Project description:Plastid genomes of parasitic plants represent apt systems, in which the effects of relaxed selective pressure on photosynthetic function are studied. The complete chloroplast genome sequence of nonphotosynthetic mycoheterotrophic plant <i>Monotropa hypopitys</i> was determined. With only 19 protein-coding, four rRNA and 17 tRNA genes in 34?800?bp long genome, it is one of the most reduced plastid genomes characterized until now. <i>Monotropa</i> chloroplast genome lacks all genes encoding photosynthetic functions and RNA polymerase subunits but retains most of the ribosomal protein genes and housekeeping genes infA and matK. <i>Monotropa</i> represents the late stages of chloroplast genome decay following the transition to heterotrophy.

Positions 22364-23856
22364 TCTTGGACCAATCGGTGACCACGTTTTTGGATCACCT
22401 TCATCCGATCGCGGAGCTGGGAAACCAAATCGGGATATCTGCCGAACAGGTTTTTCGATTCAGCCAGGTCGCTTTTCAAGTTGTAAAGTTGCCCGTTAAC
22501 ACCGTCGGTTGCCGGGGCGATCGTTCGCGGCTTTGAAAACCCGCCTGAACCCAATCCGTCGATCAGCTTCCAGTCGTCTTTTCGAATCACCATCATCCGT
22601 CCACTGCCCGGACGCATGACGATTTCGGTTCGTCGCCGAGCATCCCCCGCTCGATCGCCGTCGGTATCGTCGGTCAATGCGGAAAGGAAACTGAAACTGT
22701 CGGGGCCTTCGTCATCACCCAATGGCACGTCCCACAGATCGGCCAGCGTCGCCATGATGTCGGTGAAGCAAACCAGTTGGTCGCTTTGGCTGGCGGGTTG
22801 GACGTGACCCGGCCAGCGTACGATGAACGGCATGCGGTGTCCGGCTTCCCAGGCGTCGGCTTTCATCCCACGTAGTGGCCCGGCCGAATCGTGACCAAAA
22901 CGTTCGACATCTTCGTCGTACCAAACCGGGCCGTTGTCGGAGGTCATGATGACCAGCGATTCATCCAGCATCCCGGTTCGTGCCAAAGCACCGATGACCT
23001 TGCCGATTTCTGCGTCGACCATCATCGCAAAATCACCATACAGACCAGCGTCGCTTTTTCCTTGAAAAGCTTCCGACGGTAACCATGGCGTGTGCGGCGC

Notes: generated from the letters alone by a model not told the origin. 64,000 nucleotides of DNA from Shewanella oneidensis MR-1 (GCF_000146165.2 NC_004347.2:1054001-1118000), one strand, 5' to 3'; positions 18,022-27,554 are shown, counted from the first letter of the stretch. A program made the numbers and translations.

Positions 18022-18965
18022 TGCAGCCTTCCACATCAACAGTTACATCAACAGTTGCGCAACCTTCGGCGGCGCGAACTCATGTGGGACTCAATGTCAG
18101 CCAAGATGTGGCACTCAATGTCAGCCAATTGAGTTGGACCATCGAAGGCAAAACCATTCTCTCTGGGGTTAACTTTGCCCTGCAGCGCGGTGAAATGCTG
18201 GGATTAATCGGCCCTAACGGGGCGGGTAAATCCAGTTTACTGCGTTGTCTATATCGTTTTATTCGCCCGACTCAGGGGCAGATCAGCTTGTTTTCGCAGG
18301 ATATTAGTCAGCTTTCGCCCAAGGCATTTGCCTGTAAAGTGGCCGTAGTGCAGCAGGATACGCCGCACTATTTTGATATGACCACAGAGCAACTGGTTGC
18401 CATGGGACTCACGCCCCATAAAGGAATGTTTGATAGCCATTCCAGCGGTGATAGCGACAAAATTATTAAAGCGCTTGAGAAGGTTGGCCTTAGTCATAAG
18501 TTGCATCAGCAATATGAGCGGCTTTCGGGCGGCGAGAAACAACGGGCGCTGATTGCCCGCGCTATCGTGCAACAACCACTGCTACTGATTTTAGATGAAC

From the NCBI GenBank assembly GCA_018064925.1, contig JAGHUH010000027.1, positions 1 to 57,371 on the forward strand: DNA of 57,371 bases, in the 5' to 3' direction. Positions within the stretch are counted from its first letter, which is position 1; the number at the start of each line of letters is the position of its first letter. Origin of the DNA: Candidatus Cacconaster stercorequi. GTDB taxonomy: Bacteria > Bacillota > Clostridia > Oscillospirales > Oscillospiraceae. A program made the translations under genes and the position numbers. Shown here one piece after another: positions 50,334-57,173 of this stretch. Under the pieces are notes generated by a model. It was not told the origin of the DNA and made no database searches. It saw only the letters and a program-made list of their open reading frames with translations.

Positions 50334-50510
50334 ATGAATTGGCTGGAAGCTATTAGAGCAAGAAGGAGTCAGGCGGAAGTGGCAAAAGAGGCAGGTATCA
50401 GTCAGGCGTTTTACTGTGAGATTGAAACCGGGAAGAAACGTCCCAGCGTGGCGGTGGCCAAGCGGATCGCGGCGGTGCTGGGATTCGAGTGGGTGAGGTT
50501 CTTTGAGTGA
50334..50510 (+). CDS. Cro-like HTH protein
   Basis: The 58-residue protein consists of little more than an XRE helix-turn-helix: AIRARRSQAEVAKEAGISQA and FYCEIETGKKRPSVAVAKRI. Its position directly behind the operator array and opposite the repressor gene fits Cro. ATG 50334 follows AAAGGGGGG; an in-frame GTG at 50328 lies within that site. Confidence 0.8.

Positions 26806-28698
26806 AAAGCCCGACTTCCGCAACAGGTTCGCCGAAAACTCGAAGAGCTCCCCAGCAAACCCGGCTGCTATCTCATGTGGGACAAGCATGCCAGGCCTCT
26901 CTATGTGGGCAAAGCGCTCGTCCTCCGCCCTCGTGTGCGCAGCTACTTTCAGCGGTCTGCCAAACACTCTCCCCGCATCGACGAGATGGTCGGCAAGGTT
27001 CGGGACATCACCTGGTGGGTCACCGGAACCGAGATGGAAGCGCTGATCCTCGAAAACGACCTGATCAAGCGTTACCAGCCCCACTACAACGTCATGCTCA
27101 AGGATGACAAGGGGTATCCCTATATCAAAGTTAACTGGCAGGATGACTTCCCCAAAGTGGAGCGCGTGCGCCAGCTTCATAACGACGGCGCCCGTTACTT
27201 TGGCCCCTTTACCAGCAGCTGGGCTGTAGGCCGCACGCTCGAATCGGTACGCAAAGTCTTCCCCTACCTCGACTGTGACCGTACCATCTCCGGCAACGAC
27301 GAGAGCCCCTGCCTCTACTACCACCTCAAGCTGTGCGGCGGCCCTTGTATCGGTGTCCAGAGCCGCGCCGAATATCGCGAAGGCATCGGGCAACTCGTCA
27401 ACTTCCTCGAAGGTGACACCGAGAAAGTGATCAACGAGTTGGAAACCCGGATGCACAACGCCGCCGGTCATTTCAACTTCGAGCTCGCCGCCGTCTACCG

Project description:BACKGROUND AND AIMS: The expression of floral symmetry genes is examined in the CYCLOIDEA lineage following duplication, and these are linked to changes in flower morphology. The study focuses on Dipsacales, comparing DipsCYC2 gene expression in Viburnum (radially symmetrical Adoxaceae) to members of early-diverging lineages of the bilaterally symmetrical Caprifoliaceae (Diervilla and Lonicera). METHODS: Floral tissue from six species, which included dorsal, lateral and ventral regions of the corolla, was dissected. RNA was extracted from these tissues and each copy of DipsCYC2 was amplified with reverse transcriptase PCR. KEY RESULTS: Members of DipsCYC2 were expressed across the corolla in the radially symmetrical Viburnum plicatum. A shift to bilaterally symmetrical flowers at the base of the Caprifoliaceae was accompanied by a duplication of the DipsCYC2 gene, resulting in DipsCYC2A and DipsCYC2B, and by loss of expression of both of these copies in the ventral petal. In Lonicera (Caprifolieae), there is a shift from flowers with two dorsally and three ventrally oriented corolla lobes to a clear differentiation of dorsal, lateral and ventral lobes. This shift entailed a decoupling of expression of DipsCYC2A and DipsCYC2B; DipsCYC2B continues to be expressed in the dorsal and lateral lobes, while DipsCYC2A expression is restricted to just the two dorsal lobes. A reversion to more radially symmetrical flowers within Lonicera was accompanied by a re-expansion of expression of both DipsCYC2A and DipsCYC2B. CONCLUSIONS: The transition to bilateral symmetry in Caprifoliaceae involved: (a) duplication of an ancestral DipsCYC2 gene; (b) the loss of expression of both of these copies in the ventral petal; and (c) changes in the zone of expression, with one copy continuing to be expressed across the dorsal and lateral petals, and the other copy becoming restricted in expression to the dorsal corolla lobes.